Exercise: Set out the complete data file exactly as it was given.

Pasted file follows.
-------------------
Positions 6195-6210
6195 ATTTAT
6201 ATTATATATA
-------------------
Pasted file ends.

Positions 6195-6210
6195 ATTTAT
6201 ATTATATATA